Blog downtime

So yeah, the blog is in a silent period this january, due to deadlines.

My priorities will always be that making roleplay is better than just talking about it, so I’ve been focusing on finishing my freeform scenario and doing graphic design for Fastaval.

I’ll catch up with more blogging about Fastaval in february and march as the signup opens. For now you can go check out the homepage, I’m responsible for the visual identity this year and it’s been a blast working in the IT and graphic team.

Fastaval is also where I’ll be solo debuting as a freeform writier with my genderless love-story game Made For Each Other. It’ll be run in danish and english at the convention and available for download afterwards. I promise fun!

And have some lovely norp propaganda:



Original photo ©

Larpskill: Improvisation

Knowing how to come up with new stuff on the fly, but also knowing what is appropriate to make up and what not to do, in a accordance with the game style and setting. 

One of the trickier aspects of larping is that we’re never playing in a completely defined setting, our characters are always full of holes we have to fill in ourselves. This requires improvisation, the ability to make stuff up as needed.

There are three main places improvisation takes place: During character creation, when prompted ingame and when you need to bring in new stuff yourself.

Whether you are to play a prewritten character or make up your own from scratch, you have to build it from a starting point defined by the organizers and make it align with their intent. This means you improvise the details within a framework, but you have the luxury of getting it checked by them before you play.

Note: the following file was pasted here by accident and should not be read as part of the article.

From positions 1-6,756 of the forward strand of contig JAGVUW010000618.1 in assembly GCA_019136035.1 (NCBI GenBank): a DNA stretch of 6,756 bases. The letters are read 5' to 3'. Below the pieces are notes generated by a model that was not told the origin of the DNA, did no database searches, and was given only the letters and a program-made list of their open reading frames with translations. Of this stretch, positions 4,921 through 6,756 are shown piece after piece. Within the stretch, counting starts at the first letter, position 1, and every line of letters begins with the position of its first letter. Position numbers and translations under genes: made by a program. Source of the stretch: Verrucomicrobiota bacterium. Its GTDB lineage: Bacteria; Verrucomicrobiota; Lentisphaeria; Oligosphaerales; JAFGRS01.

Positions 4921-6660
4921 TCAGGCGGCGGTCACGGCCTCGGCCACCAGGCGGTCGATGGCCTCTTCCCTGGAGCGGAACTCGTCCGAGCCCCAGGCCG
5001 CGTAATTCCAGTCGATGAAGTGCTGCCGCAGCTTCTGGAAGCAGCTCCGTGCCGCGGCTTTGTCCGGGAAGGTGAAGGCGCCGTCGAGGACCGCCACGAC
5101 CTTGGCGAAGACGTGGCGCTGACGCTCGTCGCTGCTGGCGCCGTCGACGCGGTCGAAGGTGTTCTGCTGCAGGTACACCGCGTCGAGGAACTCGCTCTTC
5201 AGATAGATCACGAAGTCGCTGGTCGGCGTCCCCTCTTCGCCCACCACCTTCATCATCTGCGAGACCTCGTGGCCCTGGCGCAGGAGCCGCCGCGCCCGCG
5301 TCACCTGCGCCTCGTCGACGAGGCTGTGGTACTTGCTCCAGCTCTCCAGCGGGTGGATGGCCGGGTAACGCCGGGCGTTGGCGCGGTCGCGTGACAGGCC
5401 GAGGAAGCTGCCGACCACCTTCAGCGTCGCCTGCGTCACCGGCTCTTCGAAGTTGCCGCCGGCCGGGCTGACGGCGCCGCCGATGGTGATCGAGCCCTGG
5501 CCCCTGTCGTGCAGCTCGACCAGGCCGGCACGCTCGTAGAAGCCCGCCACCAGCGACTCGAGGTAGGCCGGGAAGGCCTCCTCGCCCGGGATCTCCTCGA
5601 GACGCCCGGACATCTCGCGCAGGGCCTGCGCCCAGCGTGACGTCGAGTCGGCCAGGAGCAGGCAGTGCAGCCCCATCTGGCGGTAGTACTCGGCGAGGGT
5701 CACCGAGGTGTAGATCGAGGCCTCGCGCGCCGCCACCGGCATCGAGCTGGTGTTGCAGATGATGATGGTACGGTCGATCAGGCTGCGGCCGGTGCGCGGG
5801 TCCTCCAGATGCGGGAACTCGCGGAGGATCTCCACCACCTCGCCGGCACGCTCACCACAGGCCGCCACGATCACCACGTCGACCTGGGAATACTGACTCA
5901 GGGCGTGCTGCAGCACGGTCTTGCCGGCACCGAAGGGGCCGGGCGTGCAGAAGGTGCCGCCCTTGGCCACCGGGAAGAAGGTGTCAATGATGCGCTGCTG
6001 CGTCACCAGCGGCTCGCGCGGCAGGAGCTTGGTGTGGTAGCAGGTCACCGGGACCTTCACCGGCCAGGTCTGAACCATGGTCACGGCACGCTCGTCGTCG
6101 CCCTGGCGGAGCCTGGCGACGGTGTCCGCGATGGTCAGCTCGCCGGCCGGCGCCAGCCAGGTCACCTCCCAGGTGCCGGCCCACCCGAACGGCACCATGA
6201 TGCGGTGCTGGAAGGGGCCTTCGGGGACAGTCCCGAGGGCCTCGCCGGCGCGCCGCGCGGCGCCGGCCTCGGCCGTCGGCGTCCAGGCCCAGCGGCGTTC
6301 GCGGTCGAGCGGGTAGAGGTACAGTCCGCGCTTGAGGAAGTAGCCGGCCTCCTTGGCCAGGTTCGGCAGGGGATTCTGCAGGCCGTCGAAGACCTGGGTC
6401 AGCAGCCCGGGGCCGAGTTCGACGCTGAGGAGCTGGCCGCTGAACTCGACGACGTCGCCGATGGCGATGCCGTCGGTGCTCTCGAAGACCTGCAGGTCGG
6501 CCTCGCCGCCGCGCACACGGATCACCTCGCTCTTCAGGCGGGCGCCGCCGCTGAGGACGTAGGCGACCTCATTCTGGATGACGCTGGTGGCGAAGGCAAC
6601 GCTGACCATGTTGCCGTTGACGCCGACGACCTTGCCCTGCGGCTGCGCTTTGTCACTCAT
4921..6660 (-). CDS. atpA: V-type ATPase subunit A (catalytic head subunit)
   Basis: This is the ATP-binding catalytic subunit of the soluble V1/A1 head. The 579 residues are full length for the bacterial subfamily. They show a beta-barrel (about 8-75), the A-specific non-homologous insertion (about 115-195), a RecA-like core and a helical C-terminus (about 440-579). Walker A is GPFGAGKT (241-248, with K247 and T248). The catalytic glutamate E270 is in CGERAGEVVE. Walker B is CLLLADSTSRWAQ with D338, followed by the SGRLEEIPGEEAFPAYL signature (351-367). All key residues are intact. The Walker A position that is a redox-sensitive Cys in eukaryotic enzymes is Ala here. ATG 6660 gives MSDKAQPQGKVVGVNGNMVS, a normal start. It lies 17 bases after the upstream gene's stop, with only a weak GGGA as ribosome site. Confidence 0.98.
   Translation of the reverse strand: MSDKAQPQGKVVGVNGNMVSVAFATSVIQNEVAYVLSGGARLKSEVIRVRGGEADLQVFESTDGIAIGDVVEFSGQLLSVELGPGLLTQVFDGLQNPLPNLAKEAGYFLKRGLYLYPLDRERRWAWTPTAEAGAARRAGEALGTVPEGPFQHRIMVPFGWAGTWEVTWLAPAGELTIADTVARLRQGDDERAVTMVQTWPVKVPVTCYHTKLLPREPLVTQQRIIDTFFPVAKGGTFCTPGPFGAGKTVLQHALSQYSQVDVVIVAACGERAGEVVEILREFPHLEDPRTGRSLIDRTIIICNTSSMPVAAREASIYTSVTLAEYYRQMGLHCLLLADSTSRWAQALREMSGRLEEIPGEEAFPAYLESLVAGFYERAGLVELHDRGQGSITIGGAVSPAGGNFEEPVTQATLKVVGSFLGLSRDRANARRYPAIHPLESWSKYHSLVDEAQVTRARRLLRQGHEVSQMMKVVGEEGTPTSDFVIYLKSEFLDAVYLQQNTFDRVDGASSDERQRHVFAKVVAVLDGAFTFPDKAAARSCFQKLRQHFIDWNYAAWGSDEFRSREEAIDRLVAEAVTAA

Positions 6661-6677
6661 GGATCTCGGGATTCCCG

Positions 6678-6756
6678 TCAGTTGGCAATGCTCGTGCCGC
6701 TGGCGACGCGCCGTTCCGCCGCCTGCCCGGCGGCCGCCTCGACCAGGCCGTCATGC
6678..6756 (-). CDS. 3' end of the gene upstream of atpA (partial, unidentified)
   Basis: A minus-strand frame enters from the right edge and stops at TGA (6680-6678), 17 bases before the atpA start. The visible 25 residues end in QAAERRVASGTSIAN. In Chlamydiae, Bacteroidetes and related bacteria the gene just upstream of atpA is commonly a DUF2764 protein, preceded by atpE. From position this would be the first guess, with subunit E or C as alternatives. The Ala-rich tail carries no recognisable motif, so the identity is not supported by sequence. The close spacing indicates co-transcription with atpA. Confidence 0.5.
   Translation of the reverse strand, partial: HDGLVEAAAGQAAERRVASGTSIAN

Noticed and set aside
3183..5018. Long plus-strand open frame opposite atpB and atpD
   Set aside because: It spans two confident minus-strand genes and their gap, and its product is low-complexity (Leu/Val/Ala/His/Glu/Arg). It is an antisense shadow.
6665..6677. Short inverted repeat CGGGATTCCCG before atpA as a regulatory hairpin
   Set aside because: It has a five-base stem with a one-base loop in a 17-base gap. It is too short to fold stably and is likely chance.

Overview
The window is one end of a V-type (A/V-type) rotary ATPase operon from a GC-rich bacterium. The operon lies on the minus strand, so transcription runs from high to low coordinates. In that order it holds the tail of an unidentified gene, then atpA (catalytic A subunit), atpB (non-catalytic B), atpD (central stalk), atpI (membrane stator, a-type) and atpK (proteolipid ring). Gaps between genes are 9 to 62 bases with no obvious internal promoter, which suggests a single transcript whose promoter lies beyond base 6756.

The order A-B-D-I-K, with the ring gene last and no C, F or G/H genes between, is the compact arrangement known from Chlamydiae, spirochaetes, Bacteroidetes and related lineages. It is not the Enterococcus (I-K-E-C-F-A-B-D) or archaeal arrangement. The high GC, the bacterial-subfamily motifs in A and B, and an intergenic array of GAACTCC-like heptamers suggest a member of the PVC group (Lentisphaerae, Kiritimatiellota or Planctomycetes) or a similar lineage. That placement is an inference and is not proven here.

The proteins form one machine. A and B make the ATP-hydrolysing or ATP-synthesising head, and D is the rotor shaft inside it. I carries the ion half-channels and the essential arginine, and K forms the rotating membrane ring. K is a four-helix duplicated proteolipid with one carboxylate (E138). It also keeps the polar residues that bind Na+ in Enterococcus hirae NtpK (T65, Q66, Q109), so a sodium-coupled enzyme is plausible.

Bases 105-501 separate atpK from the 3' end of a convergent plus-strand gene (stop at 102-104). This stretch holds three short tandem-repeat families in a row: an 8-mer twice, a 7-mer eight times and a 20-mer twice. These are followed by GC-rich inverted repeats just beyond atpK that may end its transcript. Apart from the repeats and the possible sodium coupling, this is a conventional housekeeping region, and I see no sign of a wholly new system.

When the game is on, you’ll invariably end up in a situation where you are asked a question or have to relate to something you haven’t thought of before, there’s rarely time or opportunity to check with an organizer, so you have to make up your own content.

Sometimes the game is going in a wrong direction for you or you run out of stuff to play on, so you need to find a new way forward, this also calls for improvisation.

Improvisation is as easy as lying. You just make something plausible up. The trick is not be creative here. The first rule of improvisation and lying is to be as obvious as possible, don’t invent anything fancy. The thing that comes to mind first is often the best to use and most likely enough for your co-players.

Different kinds of larp takes different amounts of improv, some have very fixed lore that limits what you can bring in, others require that you invent large amounts yourself. Try  improvising as you play and take notice of the responses you get. As you practice more, you’ll become better at sizing your improvisations to different larp situations.

In general you should know if the thing you improvise would be known by others in the game, if not, you pretty much have free hands. Otherwise some moderation is good. Don’t state your new idea as absolute fact, but treat it as real memory: Sometimes its faulty or plain wrong.

Improvisation is fun, you probably already do a lot of it when roleplaying. If you want some more advice, Play Unsafe by Graham Walmsley is the best book on roleplaying improvisation out there. For a real deep look, the books on theatrical improv by Keith Johnstone are the cornerstone itself.